The account of Alexander’s visit to Darius is followed by a description of the decisive battle between them. Darius is beaten, and his treacherous counsellors stab him and leave him by the wayside. There he is found by Alexander and carried to the royal palace. Whereas in the scenes describing Alexander’s adventures and exploits the speech of the characters is laconic and expressive, in the scenes portraying strong emotions it is lengthy and rhetorical. On being found more dead than alive by Alexander Darius can “barely breathe”, but this does not stop him from speaking in a most protracted, high-flown fashion. Eventually, “after much weeping”, Darius gives his daughter Roxana to Alexander in marriage and dies. Alexander buries Darius with “great honour” and executes his murderers. After his victory over Darius Alexander is equally successful in defeating the Indian ruler Porus and then sets off to journey round some strange lands. During this journey he visits, among other things, the cave of the dead, where he meets his vanquished opponents, Darius and Porus.

The twists and turns in the hero’s fate could not fail to enthral the reader of the Alexandreid. Not knowing the outcome of Alexander’s adventures, the reader lived every moment of them in thrilled suspense and rejoiced when they ended happily. At the same time the theme of the transience and impermanence of all human achievements is constantly reiterated in the romance. The successes won with such difficulty and danger amount to nothing in the end, and the early death predicted for Alexander at his birth is not to be avoided. During his travels Alexander visits the Brahmins who live close to paradise and are called nagomudretsi (“naked wise men”), because they are nagi (“naked”), i.e., completely lacking not only in clothes, but in all belongings and “all passion”. Alexander offers to give them anything they do not have in their land. “Then give us immortality, King Alexander, for we are mortal!” exclaim the Brahmins. “I am not immortal; how shall I give you immortality?” the king replies. The only thing the Brahmins need is something that Alexander does not possess either. “Go in peace, Alexander, conquering the whole earth, yet in the end you yourself will lie in it,” the Brahmin elder says to him. This theme recurs over and over again in the romance. “Oh, most wise of men, Alexander,” Darius asks in the cave of the dead, “are you too doomed to join us?” At the end of the romance the prophet Jeremiah appears to Alexander in a dream to announce that his death is nigh, and Alexander has a final inspection of his army. The description of this inspection is one of the most powerful scenes in the work. Past the doomed general march his victorious soldiers: Greeks, Macedonians, Egyptians, all the peoples that make up his army. Looking at them, Alexander shakes his head and says: “Do you see them all? Fifty years hence they will all be in their graves!”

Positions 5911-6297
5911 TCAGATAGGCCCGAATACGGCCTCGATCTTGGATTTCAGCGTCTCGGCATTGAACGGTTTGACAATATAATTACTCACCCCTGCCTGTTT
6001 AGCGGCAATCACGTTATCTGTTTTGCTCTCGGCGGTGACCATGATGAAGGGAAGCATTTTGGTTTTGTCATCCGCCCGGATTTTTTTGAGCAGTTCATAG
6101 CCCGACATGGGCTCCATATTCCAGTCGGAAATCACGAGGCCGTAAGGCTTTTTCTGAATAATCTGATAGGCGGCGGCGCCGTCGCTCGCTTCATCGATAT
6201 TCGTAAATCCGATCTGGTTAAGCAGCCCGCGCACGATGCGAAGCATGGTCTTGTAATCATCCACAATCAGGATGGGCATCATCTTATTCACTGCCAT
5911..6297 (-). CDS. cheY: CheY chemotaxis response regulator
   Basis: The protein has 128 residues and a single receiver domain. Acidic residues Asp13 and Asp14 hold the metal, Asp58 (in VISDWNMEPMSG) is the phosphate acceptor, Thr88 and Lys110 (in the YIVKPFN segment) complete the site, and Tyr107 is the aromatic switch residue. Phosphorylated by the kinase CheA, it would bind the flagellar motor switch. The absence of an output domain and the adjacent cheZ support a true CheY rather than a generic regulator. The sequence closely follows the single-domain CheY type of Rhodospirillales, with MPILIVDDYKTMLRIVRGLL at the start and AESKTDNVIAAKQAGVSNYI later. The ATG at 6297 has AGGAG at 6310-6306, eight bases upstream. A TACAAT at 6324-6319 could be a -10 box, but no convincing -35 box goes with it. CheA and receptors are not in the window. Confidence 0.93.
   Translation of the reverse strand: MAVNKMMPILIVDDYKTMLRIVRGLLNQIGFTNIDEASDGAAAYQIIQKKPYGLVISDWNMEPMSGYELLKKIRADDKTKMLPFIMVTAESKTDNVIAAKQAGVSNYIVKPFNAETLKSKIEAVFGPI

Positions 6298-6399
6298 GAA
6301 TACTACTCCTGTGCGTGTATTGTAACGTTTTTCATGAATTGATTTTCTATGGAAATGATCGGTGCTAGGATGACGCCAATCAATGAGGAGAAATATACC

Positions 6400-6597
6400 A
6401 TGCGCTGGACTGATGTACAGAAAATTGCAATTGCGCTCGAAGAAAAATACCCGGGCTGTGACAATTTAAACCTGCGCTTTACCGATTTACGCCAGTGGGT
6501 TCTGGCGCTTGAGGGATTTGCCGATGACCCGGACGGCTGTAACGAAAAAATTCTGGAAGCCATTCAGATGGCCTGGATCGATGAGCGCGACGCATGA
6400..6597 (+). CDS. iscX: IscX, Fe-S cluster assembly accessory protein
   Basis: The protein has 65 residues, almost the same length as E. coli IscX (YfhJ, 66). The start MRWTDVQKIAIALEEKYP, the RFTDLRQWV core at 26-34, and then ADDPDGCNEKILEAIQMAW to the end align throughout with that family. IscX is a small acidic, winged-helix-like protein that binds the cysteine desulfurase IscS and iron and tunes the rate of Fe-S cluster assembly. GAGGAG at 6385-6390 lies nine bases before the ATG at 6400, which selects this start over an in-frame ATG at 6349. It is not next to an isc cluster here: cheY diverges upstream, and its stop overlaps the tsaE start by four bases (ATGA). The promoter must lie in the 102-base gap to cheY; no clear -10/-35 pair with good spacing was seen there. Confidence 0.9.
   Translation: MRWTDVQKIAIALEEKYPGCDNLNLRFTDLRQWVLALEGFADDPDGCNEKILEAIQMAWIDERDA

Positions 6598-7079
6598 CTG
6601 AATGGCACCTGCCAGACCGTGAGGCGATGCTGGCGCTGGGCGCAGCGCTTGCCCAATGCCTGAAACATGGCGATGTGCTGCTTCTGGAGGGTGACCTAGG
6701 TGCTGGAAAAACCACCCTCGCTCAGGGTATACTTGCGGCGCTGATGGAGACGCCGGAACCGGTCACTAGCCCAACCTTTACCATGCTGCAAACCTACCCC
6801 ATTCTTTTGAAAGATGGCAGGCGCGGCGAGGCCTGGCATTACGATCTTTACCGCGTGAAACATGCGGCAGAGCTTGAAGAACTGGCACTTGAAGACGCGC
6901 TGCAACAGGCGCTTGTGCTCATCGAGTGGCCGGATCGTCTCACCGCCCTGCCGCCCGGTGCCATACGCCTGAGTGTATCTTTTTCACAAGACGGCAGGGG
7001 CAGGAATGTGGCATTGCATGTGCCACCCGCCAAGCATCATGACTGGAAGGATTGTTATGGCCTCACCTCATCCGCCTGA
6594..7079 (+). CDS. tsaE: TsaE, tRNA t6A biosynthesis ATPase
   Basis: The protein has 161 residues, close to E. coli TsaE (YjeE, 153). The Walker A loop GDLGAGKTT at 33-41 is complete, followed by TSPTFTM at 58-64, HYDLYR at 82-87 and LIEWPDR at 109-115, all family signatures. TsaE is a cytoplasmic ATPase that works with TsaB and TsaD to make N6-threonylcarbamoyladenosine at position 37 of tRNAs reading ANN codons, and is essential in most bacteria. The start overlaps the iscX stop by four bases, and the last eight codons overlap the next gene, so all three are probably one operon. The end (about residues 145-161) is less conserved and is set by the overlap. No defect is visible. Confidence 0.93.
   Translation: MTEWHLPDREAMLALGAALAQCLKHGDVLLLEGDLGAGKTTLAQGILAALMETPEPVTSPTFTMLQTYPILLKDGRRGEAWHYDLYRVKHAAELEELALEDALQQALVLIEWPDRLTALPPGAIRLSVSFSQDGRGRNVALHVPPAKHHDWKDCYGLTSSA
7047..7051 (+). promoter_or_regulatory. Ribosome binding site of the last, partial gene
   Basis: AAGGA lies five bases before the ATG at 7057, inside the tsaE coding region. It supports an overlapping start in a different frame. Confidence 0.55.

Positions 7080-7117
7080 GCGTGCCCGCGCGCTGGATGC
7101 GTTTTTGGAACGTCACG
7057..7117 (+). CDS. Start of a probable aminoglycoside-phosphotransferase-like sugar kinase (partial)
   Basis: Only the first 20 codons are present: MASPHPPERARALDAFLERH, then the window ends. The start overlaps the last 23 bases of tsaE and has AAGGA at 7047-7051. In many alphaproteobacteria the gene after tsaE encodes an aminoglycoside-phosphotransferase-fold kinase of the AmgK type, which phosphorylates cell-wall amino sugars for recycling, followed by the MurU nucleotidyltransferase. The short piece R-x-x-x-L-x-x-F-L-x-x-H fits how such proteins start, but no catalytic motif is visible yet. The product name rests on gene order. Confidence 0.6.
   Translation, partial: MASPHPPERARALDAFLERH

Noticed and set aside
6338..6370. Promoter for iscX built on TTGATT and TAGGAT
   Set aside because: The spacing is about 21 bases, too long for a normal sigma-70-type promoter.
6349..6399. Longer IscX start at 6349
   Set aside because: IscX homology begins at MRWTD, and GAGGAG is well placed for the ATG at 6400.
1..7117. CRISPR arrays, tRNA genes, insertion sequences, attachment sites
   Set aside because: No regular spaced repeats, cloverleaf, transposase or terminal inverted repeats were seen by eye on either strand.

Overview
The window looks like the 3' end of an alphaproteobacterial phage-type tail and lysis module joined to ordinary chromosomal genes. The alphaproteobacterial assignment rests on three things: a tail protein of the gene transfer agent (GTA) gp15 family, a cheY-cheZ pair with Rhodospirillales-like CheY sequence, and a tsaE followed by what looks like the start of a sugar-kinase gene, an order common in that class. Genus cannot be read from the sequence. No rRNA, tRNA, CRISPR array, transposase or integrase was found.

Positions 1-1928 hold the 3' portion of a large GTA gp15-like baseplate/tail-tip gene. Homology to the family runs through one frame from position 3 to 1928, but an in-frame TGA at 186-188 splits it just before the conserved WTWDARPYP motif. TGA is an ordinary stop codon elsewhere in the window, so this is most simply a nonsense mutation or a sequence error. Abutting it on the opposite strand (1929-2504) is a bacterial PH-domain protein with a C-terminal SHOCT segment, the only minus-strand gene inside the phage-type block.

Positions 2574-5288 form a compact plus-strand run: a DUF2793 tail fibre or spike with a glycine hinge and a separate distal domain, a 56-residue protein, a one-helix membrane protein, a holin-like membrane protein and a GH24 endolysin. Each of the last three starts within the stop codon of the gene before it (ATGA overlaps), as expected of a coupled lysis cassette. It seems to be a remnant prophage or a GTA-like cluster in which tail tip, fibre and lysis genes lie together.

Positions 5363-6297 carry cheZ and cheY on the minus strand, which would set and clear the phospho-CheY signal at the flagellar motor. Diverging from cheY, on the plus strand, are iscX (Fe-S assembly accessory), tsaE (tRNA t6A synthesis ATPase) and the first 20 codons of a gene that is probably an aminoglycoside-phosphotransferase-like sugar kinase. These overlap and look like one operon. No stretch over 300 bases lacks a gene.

Although the time of Alexander’s death has been foretold in advance, its cause is unexpected. Alexander is treacherously poisoned by his cup-bearer. Like the description of Darius’ death, the account of Alexander’s last days is high-flown and moving. The poisoned emperor grows numb and begins to “tremble”, but still utters lengthy speeches to his generals, Roxana and even the wicked cup-bearer. When he dies, Roxana laments her “Macedo­nian sun” and stabs herself to death over her husband’s coffin. Alexander and Roxana are buried together.

The main idea consistently and very expressively developed throughout the narrative is that of the vanity of all earthly greatness. For the reader, however, who could undoubtedly appreciate the hero’s bravery and nobility and love him for it, Alexander’s fate after death remained unclear. The author made Alexander believe in a single god, but could not turn him into a Christian or a believer in Judaism in his religious views. Does the hero go to heaven or hell? The compiler of the Russian redaction adds a typical note that was not in the Greek and South Slavonic texts, saying that after Alexander’s death an angel appeared and carried away his soul.